Bengal: The Story of a Brahmadaitya (cont.)

This story is part of the Bengali Folktales unit. Story source: Folk-Tales of Bengal by the Rev. Lal Behari Day, with illustrations by Warwick Goble (1912).

The Story of a Brahmadaitya (cont.)

The vakula-tree was the haunt of a Brahmadaitya, who, seeing the Brahman stop under the tree, spoke to him, and said, “Are you afraid, Brahman? Tell me what you wish to do, and I’ll help you. I am a Brahmadaitya.”

The Brahman replied, “O blessed spirit, I wish to go to yonder banyan-tree and cut off one of its branches for the zemindar, who has promised to give me one hundred bighas of rent-free land for it. But my courage is failing me. I shall thank you very much for helping me.”

The Brahmadaitya answered, “Certainly I’ll help you, Brahman. Go on towards the tree, and I’ll come with you.”

The Brahman, relying on the supernatural strength of his invisible patron, who is the object of the fear and reverence of common ghosts, fearlessly walked towards the haunted tree, on reaching which he began to cut a branch with the bill which was in his hand. But the moment the first stroke was given, a great many ghosts rushed towards the Brahman, who would have been torn to pieces but for the interference of the Brahmadaitya.


The Brahmadaitya said in a commanding tone, “Ghosts, listen. This is a poor Brahman. He wishes to get a branch of this tree which will be of great use to him. It is my will that you let him cut a branch.”

The ghosts, hearing the voice of the Brahmadaitya, replied, “Be it according to thy will, lord. At thy bidding we are ready to do anything. Let not the Brahman take the trouble of cutting; we ourselves will cut a branch for him.”

So saying, in the twinkling of an eye, the ghosts put into the hands of the Brahman a branch of the tree, with which he went as fast as his legs could carry him to the house of the zemindar.

The zemindar and his people were not a little surprised to see the branch, but he said, “Well, I must see tomorrow whether this branch is a branch of the haunted tree or not; if it be, you will get the promised reward.”

Next morning the zemindar himself went along with his servants to the haunted tree and found to their infinite surprise that the branch in their hands was really a branch of that tree, as they saw the part from which it had been cut off. Being thus satisfied, the zemindar ordered a deed to be drawn up, by which he gave to the Brahman for ever one hundred bighas of rent-free land. Thus in one night the Brahman became a rich man.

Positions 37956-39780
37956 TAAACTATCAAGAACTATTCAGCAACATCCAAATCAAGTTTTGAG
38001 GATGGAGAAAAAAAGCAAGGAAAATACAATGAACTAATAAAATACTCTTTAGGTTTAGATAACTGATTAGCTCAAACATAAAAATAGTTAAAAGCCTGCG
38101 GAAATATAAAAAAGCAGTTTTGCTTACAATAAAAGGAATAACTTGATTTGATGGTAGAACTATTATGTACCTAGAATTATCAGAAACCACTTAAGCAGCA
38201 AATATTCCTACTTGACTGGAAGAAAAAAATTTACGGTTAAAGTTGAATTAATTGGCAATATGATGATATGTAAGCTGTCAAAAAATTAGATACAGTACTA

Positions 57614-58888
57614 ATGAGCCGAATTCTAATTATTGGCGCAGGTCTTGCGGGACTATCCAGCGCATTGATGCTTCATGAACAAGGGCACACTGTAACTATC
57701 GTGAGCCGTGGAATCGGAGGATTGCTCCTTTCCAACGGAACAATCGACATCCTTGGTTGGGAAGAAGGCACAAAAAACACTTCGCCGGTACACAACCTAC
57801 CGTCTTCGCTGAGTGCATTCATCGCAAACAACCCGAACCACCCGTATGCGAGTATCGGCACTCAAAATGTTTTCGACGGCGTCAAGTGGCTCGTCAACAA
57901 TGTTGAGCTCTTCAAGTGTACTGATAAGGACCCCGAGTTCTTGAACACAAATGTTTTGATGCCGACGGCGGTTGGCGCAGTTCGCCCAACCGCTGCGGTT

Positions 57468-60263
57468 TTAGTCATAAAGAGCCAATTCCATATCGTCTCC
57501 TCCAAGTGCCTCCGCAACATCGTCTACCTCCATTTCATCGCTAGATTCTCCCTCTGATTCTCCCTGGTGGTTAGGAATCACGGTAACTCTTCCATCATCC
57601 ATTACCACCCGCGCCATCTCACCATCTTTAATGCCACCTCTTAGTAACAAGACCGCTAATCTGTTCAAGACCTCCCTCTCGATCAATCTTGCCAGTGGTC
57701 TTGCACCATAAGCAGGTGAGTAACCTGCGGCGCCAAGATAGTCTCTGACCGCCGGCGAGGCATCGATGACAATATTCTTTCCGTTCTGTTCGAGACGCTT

It so happened that the fields, of which the Brahman became the owner, were covered with ripe paddy, ready for the sickle. But the Brahman had not the means to reap the golden harvest. He had not a pice in his pocket for paying the wages of the reapers. What was the Brahman to do? He went to his spirit-friend the Brahmadaitya, and said, “Oh, Brahmadaitya, I am in great distress. Through your kindness I got the rent-free land all covered with ripe paddy. But I have not the means of cutting the paddy, as I am a poor man. What shall I do?”

The kind Brahmadaitya answered, “Oh, Brahman, don’t be troubled in your mind about the matter. I’ll see to it that the paddy is not only cut, but that the corn is threshed and stored up in granaries, and the straw piled up in ricks. Only you do one thing. Borrow from men in the village one hundred sickles and put them all at the foot of this tree at night. Prepare also the exact spot on which the grain and the straw are to be stored up.”

The joy of the Brahman knew no bounds. He easily got a hundred sickles, as the husbandmen of the village, knowing that he had become rich, readily lent him what he wanted. At sunset he took the hundred sickles and put them beneath the vakula-tree. He also selected a spot of ground near his hut for his magazine of paddy and for his ricks of straw; and washed the spot with a solution of cow-dung and water. After making these preparations he went to sleep.


(800 words)





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